In Sweden, Nordic home appliances and electronics retail major Elgiganten along with Finland-headed gas major Gasum Oy and Volvo Trucks are now entering a testing period in which Elgiganten’s transport partners will run the outgoing transport from Elgiganten’s Nordic distribution centre in Jönköping on liquified biogas (LBG). Elgiganten’s new transport procurement agreement in spring 2020 will include demands that a share of the vehicle fleet runs on fossil-free fuels of which LBG is an option.
According to Gasum, a contributing factor is the company’s investment in a Nordic network of stations for liquefied gas, with a total of 50 stations up to and including 2020, of which one will be located in Torsvik, outside Jönköping close to Elgiganten’s Nordic distribution centre.
We are happy that companies like Elgiganten are taking the lead on sustainable transport. With liquefied gas, there is great potential to reduce the emissions within the transport sector, said Mikael Antonsson, Country Manager Traffic at Gasum.
Reduces emissions and contributes to a circular economy
Elgiganten has chosen to partner with Volvo Trucks and Gasum for the testing period in which Elgiganten’s transport partners will test and drive transport from the distribution centre in Jönköping to different retail outlets and home delivery hubs in the Nordic countries on liquified biogas (LBG). The planned route is to initially run back and forth to Oslo, Norway.
Testing biogas for transport is important for us in order to take the next step to reduce emissions of long-distance transport and contribute to reaching the EU targets for 2030, said Niclas Eriksson, Managing Director at Elgiganten.
Biogas is produced from organic waste, and in the production process organic fertiliser is also formed, which contributes to a circular economy. Using biogas instead of fossil diesel reduces emissions of particulates and fossil carbon dioxide (CO2).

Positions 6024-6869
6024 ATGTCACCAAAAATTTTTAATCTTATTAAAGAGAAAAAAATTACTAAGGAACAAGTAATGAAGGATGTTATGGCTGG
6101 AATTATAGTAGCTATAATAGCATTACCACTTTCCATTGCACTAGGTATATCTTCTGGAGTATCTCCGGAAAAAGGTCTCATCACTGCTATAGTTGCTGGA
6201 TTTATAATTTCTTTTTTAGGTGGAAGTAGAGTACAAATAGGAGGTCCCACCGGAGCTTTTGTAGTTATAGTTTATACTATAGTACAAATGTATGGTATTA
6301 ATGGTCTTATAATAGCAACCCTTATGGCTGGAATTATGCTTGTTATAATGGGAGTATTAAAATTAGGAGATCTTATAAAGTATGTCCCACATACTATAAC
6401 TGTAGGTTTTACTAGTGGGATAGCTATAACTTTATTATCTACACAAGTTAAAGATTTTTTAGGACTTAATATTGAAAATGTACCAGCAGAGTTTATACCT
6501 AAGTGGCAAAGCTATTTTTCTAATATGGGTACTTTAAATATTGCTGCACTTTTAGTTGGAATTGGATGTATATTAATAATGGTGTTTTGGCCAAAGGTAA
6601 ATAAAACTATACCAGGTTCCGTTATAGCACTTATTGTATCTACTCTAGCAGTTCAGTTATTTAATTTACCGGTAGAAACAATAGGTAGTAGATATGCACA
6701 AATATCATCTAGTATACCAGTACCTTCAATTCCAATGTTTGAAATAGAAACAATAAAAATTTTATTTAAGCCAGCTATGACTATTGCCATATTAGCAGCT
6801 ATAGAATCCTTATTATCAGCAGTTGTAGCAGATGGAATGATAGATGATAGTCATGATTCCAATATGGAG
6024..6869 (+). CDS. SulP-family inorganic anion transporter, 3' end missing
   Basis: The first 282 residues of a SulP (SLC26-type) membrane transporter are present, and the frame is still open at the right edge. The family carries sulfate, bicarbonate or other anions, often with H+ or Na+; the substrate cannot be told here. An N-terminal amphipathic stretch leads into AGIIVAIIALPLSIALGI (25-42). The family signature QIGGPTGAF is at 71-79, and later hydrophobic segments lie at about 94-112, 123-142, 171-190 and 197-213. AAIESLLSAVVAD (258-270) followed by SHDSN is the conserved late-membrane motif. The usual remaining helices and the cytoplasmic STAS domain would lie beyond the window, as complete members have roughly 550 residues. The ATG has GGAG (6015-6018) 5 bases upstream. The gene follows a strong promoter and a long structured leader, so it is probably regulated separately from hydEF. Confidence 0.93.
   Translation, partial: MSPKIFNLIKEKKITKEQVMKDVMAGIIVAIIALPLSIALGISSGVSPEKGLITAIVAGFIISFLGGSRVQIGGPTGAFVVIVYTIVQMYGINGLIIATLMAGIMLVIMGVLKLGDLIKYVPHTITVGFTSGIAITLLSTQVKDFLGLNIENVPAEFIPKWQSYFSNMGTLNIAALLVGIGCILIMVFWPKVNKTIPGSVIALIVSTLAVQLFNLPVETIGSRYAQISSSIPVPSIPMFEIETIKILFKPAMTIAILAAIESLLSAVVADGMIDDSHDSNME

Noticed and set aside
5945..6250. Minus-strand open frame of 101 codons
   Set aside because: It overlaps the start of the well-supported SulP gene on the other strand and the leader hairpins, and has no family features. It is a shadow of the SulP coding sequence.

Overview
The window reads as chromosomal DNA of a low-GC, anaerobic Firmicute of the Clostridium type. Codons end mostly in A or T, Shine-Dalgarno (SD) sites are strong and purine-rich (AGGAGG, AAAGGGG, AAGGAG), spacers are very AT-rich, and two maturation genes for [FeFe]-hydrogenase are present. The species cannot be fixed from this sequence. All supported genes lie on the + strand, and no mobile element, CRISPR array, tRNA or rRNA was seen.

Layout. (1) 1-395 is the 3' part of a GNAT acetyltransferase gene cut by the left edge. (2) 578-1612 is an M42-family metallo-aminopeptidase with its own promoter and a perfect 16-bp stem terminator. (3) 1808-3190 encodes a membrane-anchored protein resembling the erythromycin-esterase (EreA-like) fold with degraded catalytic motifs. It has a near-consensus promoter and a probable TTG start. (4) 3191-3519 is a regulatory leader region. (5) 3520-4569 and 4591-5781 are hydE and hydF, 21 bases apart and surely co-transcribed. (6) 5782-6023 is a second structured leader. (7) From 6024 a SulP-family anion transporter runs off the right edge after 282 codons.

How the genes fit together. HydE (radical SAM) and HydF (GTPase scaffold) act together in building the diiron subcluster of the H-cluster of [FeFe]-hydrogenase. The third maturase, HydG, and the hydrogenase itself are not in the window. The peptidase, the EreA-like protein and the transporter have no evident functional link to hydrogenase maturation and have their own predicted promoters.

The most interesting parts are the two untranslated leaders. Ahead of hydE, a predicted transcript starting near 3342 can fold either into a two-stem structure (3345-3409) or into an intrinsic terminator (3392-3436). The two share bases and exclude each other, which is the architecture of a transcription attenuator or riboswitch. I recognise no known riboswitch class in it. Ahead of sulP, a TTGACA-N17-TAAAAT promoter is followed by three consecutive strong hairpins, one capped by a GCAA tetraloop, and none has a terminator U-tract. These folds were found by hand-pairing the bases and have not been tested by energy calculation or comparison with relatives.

Volvo Trucks gas-fuelled vehicles can run on 100 percent liquefied biogas, which gives completely fossil-free transport. The hope is that the 70–100 vehicles that depart from the distribution centre in Jönköping every 24 hours to more than 250 destinations will show the partners that are taking part in the testing that gas-fuelled vehicles reduce both the fuel costs and the emissions without any negative effect on performance.
The collaboration is closely linked to the opening of Gasum’s first filling station for heavy-duty vehicles (HDV) in Västerås. From May, Gasum will open new stations every month up to and including 2020. There should then be a total of 50 new stations in the Nordic countries.
Every week we talk to logistics buyers and transport companies that want their logistics to be more environmentally friendly at the same time as they want to lower their fuel costs. Liquified gas meets these requirements; so now that availability is increasing quickly with the new filling stations, so will demand, said Mikael Antonsson.